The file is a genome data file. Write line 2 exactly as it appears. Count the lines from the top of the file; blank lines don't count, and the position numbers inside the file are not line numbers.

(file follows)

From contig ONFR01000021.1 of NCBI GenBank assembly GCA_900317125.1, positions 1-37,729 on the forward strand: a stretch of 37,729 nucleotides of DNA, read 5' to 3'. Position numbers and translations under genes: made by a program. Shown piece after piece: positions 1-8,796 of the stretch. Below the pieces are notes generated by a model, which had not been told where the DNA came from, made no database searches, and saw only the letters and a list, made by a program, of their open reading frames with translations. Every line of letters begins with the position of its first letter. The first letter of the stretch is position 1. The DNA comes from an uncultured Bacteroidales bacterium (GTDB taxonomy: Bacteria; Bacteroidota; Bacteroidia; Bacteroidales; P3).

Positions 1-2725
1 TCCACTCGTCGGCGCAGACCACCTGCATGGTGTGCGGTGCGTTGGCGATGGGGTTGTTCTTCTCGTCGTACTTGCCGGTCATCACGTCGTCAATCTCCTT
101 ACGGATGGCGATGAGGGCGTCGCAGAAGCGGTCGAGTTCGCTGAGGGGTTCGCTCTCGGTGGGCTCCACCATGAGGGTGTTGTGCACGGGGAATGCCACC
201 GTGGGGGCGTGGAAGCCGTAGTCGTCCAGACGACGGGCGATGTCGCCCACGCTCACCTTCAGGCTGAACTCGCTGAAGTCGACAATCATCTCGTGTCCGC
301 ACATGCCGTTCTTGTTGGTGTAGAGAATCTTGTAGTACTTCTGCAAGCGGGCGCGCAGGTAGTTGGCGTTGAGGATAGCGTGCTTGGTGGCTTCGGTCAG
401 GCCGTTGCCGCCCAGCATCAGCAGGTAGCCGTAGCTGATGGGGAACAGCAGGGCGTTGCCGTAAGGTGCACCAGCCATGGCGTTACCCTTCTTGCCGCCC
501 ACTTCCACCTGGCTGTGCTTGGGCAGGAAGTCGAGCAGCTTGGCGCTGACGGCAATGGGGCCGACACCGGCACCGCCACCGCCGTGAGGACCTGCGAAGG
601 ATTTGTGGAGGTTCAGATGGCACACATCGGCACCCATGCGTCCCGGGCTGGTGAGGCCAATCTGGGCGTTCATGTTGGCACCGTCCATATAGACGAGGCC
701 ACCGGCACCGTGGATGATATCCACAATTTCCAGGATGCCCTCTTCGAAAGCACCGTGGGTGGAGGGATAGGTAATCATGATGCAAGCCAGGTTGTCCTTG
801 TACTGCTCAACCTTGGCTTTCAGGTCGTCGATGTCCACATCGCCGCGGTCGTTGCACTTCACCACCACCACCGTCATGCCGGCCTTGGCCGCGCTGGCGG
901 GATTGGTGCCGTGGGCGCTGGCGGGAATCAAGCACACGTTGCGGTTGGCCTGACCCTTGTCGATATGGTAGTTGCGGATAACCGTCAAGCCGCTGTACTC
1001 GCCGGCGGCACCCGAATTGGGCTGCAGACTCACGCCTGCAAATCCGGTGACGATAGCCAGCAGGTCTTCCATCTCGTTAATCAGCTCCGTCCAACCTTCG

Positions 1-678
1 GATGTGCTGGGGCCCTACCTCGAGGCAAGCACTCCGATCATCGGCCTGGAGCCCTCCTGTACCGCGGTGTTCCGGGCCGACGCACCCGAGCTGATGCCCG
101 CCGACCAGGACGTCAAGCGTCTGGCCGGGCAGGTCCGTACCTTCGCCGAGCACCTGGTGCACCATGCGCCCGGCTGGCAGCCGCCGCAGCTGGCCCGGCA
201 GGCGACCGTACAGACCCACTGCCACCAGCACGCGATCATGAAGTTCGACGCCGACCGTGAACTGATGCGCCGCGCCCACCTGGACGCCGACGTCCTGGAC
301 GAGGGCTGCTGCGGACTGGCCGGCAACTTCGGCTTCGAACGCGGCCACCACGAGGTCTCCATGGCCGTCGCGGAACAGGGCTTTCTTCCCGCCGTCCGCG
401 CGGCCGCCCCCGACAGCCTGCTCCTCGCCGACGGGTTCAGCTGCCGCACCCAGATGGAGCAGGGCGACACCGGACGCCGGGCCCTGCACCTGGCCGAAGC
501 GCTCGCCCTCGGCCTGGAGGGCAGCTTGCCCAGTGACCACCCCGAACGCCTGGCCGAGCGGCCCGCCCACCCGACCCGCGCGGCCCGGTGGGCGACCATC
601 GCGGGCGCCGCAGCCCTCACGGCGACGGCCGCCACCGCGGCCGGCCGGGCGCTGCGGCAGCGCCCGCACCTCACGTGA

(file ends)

Positions 1-2725